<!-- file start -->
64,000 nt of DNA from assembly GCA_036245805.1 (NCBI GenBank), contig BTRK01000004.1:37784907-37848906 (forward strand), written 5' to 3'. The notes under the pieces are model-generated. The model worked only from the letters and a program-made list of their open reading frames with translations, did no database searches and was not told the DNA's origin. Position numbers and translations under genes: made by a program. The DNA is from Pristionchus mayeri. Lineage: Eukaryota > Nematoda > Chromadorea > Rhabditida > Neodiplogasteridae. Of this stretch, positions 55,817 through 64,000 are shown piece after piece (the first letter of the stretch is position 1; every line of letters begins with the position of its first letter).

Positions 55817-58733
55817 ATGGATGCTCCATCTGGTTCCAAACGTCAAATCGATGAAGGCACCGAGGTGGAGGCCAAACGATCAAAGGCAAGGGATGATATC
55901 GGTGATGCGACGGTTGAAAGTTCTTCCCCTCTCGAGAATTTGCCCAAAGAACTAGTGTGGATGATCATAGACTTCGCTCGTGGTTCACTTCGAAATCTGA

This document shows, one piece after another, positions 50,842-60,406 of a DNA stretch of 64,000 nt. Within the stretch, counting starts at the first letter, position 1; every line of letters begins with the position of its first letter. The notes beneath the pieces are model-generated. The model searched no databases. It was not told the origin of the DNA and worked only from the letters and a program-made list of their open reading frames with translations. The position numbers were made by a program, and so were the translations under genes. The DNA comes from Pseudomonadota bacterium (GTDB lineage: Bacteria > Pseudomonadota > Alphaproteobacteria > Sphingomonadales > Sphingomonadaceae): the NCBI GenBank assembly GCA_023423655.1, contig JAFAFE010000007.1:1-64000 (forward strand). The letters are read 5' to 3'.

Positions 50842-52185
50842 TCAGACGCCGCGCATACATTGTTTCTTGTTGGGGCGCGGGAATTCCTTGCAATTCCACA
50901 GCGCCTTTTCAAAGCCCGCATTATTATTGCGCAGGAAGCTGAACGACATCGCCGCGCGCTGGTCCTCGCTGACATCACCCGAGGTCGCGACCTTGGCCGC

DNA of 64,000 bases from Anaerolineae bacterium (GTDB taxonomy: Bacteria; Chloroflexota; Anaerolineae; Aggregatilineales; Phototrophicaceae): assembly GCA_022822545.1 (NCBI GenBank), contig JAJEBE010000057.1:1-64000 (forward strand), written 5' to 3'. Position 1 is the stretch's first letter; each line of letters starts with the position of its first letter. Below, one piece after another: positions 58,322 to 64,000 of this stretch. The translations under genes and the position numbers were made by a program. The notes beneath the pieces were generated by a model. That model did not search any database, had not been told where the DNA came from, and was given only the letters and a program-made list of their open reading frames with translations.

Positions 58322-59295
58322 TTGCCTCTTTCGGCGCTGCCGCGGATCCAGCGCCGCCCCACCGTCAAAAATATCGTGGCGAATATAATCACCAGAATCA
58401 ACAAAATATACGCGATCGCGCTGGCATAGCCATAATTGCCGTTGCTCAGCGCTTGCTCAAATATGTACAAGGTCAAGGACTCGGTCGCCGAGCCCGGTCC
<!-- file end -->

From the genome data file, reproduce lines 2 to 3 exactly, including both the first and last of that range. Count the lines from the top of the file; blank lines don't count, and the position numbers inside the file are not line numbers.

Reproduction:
Positions 55817-58733
55817 ATGGATGCTCCATCTGGTTCCAAACGTCAAATCGATGAAGGCACCGAGGTGGAGGCCAAACGATCAAAGGCAAGGGATGATATC